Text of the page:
The demurely mouth of a loser leaps to its natural habitat, this soul of mine, this body so short and devoid of legend.
“It is true, my friends, I lost, and I’ll never recover,” I tell the room of my friends, but they are all losers too, and as we all share the same ability to fuck things up at the worst possible time, we all stay together, licking each other’s wounds.
“That is to be expected, and yet it is a sad occasion,” one my friends says, and we hug it out.
The strange sensation of atonement that follows is a ritual that it is very common for ourselves of a low altitude, and then, follows the rite of passage for all losers: to wallow itself into a cocoon of blankets and let the everlasting night cry out our sorrows. That there will be little love to be had, that there will be little hearts pumping, and that no matter the situation, no matter the event, one will fail and then will accomplish very little in the long run.
“But one day,” I say the morning to an audience of decrepit, useless, annoying, obnoxious, beautiful people, “one day I will understand what it is about us that sucks, and plan accordingly. I’ll go where no loser has gone before, beyond.”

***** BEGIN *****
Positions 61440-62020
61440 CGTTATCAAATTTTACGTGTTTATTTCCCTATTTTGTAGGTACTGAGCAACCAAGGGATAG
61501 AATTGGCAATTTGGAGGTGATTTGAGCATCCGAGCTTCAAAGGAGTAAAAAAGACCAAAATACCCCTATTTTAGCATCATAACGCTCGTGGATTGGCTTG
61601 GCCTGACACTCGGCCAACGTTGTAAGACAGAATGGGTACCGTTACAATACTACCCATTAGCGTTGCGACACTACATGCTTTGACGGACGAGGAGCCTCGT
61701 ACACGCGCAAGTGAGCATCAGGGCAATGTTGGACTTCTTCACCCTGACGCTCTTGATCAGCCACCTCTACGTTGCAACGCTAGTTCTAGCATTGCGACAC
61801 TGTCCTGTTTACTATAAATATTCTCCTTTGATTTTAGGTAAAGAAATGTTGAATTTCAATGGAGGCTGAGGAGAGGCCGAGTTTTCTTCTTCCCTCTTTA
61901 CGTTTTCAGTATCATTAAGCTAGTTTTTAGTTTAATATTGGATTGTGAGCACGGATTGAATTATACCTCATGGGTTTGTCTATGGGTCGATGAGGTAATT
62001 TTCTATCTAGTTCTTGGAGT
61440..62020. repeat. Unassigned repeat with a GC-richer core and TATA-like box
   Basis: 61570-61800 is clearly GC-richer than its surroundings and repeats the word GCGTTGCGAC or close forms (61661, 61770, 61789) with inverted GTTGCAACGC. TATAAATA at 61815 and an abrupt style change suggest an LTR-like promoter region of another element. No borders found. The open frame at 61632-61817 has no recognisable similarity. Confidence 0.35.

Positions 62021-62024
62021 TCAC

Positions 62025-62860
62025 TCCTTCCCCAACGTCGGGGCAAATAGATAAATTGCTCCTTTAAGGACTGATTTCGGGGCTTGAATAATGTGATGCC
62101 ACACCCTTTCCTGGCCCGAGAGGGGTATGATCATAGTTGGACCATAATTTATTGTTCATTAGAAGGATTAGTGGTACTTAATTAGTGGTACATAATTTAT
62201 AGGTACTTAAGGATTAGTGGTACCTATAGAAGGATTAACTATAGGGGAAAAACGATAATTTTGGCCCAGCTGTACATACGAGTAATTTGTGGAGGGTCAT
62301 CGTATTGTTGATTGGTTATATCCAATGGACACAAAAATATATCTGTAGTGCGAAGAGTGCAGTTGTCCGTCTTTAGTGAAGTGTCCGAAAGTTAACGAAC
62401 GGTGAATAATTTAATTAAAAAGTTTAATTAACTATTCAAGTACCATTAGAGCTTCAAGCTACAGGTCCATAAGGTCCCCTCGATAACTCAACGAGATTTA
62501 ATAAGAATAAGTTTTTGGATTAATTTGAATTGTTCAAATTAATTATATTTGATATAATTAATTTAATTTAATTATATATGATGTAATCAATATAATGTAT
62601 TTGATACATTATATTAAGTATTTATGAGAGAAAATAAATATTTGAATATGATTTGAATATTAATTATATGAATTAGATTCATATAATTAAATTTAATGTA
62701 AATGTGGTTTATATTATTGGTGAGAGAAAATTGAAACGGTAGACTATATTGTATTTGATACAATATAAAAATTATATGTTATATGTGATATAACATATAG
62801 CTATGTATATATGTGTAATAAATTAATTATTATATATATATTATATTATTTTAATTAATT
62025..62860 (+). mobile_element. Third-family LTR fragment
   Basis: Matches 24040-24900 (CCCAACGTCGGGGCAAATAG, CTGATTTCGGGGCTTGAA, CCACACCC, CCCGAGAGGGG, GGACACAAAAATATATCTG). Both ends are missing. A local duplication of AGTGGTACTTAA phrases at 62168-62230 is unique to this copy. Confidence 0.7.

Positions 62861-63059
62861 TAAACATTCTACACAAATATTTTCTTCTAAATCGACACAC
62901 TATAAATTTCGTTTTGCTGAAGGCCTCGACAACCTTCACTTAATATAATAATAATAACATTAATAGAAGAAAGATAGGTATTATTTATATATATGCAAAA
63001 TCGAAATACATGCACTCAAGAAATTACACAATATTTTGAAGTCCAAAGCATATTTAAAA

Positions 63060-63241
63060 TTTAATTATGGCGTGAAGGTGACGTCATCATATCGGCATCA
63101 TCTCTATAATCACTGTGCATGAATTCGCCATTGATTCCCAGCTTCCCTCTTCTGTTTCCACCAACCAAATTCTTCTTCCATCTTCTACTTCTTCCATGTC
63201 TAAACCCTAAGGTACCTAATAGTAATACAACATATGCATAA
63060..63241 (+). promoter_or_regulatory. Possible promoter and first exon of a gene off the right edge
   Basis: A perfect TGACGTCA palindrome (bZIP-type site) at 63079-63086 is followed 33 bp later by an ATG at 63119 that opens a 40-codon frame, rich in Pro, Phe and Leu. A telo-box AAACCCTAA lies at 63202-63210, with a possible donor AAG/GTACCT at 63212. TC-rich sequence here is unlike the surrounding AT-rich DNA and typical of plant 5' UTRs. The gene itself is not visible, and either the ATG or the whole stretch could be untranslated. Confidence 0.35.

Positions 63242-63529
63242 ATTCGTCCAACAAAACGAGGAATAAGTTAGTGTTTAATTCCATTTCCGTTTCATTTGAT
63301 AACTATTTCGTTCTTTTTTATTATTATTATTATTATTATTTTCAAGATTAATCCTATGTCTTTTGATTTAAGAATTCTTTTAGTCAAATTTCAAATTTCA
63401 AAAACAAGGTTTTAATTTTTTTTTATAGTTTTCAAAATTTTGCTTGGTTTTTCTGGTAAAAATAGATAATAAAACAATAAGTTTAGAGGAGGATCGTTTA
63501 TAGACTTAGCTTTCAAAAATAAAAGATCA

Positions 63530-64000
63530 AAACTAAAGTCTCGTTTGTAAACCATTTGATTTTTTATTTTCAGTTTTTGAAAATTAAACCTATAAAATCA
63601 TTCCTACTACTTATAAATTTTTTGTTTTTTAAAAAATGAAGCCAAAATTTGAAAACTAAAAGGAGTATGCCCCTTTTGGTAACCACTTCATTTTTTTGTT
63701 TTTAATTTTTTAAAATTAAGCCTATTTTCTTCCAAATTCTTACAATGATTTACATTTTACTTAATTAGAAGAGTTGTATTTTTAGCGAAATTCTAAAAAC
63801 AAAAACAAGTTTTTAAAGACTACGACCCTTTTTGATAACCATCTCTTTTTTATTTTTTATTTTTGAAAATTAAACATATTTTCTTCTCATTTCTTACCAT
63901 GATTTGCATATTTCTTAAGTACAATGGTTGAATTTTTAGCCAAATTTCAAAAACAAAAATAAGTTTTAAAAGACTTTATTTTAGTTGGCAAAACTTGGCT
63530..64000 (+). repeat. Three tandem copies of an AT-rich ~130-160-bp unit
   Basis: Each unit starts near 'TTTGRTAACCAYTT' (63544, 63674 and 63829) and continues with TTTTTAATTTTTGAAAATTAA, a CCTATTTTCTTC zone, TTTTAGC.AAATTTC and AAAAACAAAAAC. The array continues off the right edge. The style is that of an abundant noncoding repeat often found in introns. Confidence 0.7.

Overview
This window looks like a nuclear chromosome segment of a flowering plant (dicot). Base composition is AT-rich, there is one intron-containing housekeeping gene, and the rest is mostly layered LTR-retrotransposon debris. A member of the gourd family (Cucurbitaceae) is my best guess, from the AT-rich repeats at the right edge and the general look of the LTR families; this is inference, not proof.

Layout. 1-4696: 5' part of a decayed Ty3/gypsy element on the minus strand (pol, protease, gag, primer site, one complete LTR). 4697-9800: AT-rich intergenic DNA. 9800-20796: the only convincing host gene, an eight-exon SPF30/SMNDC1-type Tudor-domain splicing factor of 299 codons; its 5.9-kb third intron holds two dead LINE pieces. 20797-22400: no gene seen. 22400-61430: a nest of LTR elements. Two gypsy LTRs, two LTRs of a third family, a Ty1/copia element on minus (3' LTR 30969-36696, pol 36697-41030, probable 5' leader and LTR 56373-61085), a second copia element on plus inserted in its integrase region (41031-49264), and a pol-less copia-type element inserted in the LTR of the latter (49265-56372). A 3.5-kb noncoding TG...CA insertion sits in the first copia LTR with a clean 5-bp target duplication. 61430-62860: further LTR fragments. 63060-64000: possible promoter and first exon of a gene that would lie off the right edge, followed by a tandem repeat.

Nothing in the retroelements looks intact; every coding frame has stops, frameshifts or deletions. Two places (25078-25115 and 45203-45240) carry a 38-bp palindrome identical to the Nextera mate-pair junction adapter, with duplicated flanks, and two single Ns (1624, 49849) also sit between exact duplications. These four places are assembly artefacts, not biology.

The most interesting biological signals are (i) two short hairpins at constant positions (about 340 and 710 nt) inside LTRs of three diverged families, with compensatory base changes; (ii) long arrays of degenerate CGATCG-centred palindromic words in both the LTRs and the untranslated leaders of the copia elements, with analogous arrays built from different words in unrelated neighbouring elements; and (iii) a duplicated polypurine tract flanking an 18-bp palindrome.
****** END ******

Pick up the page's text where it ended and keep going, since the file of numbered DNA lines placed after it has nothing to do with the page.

“Then you won’t be a loser anymore,” one of my friend says.
Those words stay with me until my dying day. The thought of accomplishment is as sickening as the thought of undercutting oneself in an eternal cycle of undeserving, but that is who I am, and who I am always going to be.
No specialness emerges from me, no talent vomits up from my throat, no mind has been shattered by my presence, there is only a lower, among many losers, swirling around in a life that barely holds, and a clinging that doesn’t stop.
“Even if you try to it end, you will fuck it up, you know why, right? We all know why?” one my friends say, and it makes sense. There is very little in life that has gone correctly, but what is correctly for a loser, is different from what is for normal people. One only wants to breathe in the same vicinity as those who are far luckier and more interesting, and be impregnated by a magnificent, unknown scent.
“But it has to happen. You cannot be a loser forever, right?” I ask to my friends who all nod very smugly and then shake their heads very sadly. The situation goes on for a while and the rest of the day, and the night, and the week, the month, and the year, is spent trying to think of ways of how not to make things worse for ourselves.
Someday, somewhere, somehow, the calling is there, to finally realize what someone truly is not, and when I can finally define myself as who I am not supposed to be, when I can finally grin and bear all injustices, I can turn around and answer. Tell my friends that there is a way out of being burdened with oneself.
“Thank you, we like your words, friend,” one of them says and I look all the losers around me, and the loser in me, and I just think: there must be something else to lose, something that is actually worth losing with dignity.